Greyhound (United States/Canada/China, 2020)July 18, 2020
Greyhound is an atypical film: a World War II
thriller that doesn’t aspire to be an epic. Most productions set during the
early 1940s – even those made by blockbuster-minded directors – carry running
times that are as bloated as their grandiose ambitions. Greyhound,
however, is a more precise, intimate experience – an account of the moves and
countermoves executed by the captain of the USS Keeling (codenamed
Greyhound) during a North Atlantic crossing in early 1942. By limiting
character development to a bare minimum – aside from his religious beliefs and
his desire to marry his sweetheart, Commander Ernest Krause (Tom Hanks) is a
mostly generic personality. His combat actions, however, which are presented in
detail, are anything but generic.
Employing an actor with Hanks’ inherent likability offers a useful shortcut in establishing audience identification. Hanks’ reputation fills in many of the blanks left in the screenplay, “tricking” audiences into thinking we know more about Krause than the movie presents. This allows for less background, enabling the movie to get into the story more quickly. Aside from Krause and perhaps XO Charlie Cole (Stephen Graham), the movie is littered with anonymous, interchangeable faces.
Greyhound is a submarine film presented from the perspective of those aboard a destroyer. Most of the expected stylistic devices – the claustrophobic atmosphere, the ratcheting up of tension, the surges of danger – are present but, instead of the characters being confined under the water in a long cigar tube, they are trapped on a boat floating atop the waves, seeking to peer beneath the surface and identify the danger lurking fathoms below. Despite this flipping of the typical scenario, the film works surprisingly well. Or at least that’s the case until the strangely anticlimactic final 15 minutes.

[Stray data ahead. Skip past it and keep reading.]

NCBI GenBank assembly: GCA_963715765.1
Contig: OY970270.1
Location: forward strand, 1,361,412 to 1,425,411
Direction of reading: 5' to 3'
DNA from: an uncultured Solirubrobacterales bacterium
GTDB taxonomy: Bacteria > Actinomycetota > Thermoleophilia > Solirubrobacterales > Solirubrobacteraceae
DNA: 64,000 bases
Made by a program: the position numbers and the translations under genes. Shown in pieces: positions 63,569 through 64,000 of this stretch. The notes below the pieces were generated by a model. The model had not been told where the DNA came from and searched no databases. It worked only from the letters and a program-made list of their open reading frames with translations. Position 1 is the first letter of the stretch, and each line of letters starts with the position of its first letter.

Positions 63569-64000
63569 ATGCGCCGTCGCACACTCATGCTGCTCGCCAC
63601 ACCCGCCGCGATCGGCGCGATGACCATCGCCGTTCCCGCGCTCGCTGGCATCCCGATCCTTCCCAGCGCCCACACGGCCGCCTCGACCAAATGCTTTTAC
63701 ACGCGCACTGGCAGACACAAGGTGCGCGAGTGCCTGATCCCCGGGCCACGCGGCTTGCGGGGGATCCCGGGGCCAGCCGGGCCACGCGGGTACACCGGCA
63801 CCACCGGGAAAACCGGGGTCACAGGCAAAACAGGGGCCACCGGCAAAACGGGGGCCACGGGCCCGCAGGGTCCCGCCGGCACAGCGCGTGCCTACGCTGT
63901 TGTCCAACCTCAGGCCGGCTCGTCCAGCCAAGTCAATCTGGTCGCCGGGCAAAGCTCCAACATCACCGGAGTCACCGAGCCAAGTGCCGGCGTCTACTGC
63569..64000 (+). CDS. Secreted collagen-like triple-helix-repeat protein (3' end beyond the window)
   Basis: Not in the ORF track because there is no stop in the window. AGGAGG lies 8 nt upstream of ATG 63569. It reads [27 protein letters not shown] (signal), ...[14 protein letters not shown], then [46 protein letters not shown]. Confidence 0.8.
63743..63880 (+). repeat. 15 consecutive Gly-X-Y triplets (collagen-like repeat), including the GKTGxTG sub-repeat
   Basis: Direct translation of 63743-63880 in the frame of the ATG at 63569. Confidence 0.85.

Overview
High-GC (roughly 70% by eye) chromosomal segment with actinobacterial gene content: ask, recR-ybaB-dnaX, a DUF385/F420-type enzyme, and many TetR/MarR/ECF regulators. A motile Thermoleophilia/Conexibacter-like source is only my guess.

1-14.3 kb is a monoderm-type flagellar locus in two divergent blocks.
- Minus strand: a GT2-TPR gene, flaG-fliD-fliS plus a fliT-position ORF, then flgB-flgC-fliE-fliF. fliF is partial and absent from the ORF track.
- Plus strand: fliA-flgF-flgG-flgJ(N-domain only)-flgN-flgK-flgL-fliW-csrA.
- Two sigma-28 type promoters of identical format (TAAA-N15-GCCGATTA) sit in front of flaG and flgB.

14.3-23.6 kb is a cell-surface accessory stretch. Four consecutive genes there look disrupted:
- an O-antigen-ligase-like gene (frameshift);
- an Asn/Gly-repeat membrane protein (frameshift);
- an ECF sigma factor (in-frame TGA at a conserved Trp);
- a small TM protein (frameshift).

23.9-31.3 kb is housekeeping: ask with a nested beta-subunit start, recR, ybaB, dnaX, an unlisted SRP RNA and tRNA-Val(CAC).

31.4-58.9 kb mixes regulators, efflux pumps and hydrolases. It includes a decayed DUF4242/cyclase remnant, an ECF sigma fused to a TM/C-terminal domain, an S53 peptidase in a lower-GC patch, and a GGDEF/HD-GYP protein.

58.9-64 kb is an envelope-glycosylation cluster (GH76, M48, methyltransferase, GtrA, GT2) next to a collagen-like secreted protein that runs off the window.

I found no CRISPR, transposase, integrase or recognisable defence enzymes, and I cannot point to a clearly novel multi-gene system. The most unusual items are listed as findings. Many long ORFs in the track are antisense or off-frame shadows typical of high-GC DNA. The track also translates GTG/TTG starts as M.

Although not strictly based on specific historical events, Greyhound takes its inspiration from real-life incidents from the Battle of the Atlantic as detailed in C.S. Forester’s 1955 novel, The Good Shepherd. In distilling the essence of the 270-page book into something suitable for a movie, screenwriter Tom Hanks elected to focus on the combat elements. As such, although director Aaron Schneider generates and maintains suspense, he does so from a distance. The various ships are as much characters as the men controlling them. The “villain,” a German U-boat called Grey Wolf, is represented by a disembodied voice.
For Krause, a career Navy officer on his first wartime assignment, the mission is to guide a convoy of 37 Allied ships across the Atlantic to Liverpool. In addition to Krauss’ USS Keeling, the escort group is comprised of the British destroyers HMS James (“Harry”) and HMS Victor (“Eagle”), and the Canadian HMCS Dodge (“Dickie”). Once the ships enter the “Black Pit,” the part of the ocean where there is no protective air cover, they become prey for German U-boats. After emerging victorious following the first enemy encounter, Krause discovers that they have attracted the attention of a “pack” and, as with any hunt, a cat-and-mouse game ensues with the attackers picking off random members of the convoy seemingly at will while taunting the four warships using ship-to-ship radio.
Those who want an impeccably detailed war movie or something rich in character development won’t find it here. (Note: for anyone desirous to learn more about the fictitious Krause, the novel fills the need – it’s written entirely from his perspective.) This is a lean, stripped-down example of a more old-fashioned kind of war movie. Putting aside the prolonged ending (the final battle ends with about a quarter hour left on the clock), Hanks’ script is an example of economical storytelling and the end result is a thrilling 75 minutes of the kinds of things one expects from well-made submarine movies.
Greyhound (United States/Canada/China, 2020)
Cast: Tom Hanks, Elisabeth Shue, Stephen Graham, Matt Helm, Rob Morgan, Travis Quentin
Screenplay: Tom Hanks, based on “The Good Shepherd” by C.S. Forester
Cinematography: Shelly Johnson
Music: Blake Neely
U.S. Distributor: Sony/Apple TV+
U.S. Release Date: 2020-07-10
MPAA Rating: "PG-13" (War Violence, Profanity)
Theatrical Aspect Ratio: 2.35:1
- (There are no more better movies of this genre)